For those better in the know then I am, Fluid.app might be quite old news. I however just got on the bandwagon recently, and I thoroughly enjoy it. Fluid is a Mac OS X application, which acknowledges the fact that we are not using "the browser" anymore, but we are working on our days jobs, using our private email, posting photos, chatting with friends, etc. And these are all distinct activities or tasks we do. So we would be more comfortable looking for our "photo app", "chat app", "email app" or even "work app", but most of our interactions are now done on the web, so all these are tucked under the "browser app".
What I also found it great for is task specific application generation. At Acquia, we have our own webmail interface, a user story and bug tracking system, we are running different levels of staging setups of what is going to be launched next, so there are lots of tabs to have open for work. If this is all hidden behind a generic browser icon, preferably with multiple browser windows open (for different task areas like the aforementioned work stuff, community module maintenance or blog post research), even getting right down to work after the occasional personal email detour is time consuming.
There come the Acquia Browser. Fluid can be set up to allow any URL to be opened in an SSB, thus making it a more general purpose browser. While this sounds like going against the SSB concept, you can still assign a custom icon to the browser, make it remember your usual tab set for that task and from there, you can either open links in the same app or in your default browser depending on your choice in a right click menu on links. This lets me keep my Acquia related web applications, test sites, etc in the Acquia Browser app, while more general purpose web browsing is done in the default browser app. It also helps security, since my work related browser sessions are kept to the Acquia.app and not shared with the browser used for general browsing. And it also improves productivity in more minor ways like the actual Acquia icon bouncing in my dock when an Acquia calendar notification fires due to a meeting coming up shortly.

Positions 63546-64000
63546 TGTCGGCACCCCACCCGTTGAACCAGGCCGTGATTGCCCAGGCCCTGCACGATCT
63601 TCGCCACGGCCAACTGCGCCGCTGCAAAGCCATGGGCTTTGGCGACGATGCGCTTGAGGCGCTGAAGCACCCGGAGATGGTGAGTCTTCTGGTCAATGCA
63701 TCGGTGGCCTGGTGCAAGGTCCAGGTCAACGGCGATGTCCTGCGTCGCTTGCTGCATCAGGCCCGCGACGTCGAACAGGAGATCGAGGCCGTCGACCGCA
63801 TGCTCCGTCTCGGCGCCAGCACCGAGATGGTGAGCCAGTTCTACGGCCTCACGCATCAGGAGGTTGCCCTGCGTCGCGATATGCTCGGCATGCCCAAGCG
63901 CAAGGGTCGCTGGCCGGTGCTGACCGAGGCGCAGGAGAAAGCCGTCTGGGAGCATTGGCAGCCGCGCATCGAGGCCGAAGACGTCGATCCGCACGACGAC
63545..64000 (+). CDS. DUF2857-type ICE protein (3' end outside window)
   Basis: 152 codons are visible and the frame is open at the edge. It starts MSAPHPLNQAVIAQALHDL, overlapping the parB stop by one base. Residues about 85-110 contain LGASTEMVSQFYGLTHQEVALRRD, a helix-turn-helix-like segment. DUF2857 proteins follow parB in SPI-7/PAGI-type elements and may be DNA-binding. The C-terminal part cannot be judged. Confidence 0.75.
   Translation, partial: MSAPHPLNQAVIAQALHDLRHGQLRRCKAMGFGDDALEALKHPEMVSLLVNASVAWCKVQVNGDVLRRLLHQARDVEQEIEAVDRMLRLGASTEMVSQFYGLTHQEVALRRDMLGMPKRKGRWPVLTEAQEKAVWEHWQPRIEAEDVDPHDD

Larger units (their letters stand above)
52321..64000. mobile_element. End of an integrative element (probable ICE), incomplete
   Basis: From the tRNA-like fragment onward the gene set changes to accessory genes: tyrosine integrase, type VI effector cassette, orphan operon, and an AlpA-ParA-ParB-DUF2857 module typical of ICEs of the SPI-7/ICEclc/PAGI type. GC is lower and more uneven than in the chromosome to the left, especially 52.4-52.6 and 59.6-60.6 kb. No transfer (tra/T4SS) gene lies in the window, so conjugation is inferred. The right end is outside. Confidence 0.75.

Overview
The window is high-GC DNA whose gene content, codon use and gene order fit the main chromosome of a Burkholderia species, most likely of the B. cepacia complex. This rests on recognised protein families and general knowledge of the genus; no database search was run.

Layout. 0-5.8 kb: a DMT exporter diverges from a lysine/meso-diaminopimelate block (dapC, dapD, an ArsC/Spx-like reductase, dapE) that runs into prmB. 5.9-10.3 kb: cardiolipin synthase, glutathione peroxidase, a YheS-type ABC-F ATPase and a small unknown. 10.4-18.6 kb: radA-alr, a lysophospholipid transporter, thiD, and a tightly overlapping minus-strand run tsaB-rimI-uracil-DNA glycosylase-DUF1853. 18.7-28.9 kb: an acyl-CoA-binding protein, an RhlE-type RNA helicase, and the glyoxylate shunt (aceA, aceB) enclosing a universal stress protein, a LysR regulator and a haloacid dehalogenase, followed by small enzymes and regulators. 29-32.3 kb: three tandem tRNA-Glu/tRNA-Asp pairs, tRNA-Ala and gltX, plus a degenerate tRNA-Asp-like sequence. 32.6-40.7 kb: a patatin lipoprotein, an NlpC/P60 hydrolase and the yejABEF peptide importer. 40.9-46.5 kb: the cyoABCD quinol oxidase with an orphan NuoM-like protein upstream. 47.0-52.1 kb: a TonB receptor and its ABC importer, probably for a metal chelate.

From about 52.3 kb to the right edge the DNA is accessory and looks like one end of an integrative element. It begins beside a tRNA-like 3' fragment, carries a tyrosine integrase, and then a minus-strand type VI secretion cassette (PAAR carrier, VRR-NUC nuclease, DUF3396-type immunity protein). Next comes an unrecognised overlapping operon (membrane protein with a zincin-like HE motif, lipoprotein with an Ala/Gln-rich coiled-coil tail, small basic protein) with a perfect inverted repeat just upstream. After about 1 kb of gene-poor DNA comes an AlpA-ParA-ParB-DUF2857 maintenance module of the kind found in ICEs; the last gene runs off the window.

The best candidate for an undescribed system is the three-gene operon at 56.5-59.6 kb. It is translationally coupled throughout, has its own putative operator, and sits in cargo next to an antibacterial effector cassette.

Some tips if you are building a task specific browser with Fluid:
- Choose to show the address bar and tabs in all cases. Check some demo videos of Fluid features to get a better idea of what is possible: http://www.viddler.com/explore/itod/videos/
- The favicon generated application icon will most probably be useless. Just grab a suitable icon from the Flickr group (http://www.flickr.com/groups/fluid_icons/) or make yourself a quick one, like I did with the Acquia logo. Make sure to have transparent backgrounds where appropriate.
- Choose to open new tabs instead of new windows, which works great for Google apps. Unfortunately Fluid does not support dragging and dropping tabs from one window to another in the same app, so keeping tabs in the same window in a focused app looks like a good idea.
By the way, Fluid is not a unique concept at all, it was mostly inspired by Mozilla Prism which is a similar – albeit due to its cross-platform nature less feature-complete – single site browser application by Mozilla Labs. It is available as a standalone version and Firefox extension version as well. Fluid is developed by Todd Ditchendorf, who used to work for Apple as Dashboard Engineer, developing Dashboard and Dashboard Widgets for Leopard, so no wonder he is doing closer integration of the site specific browsers to the Mac desktop.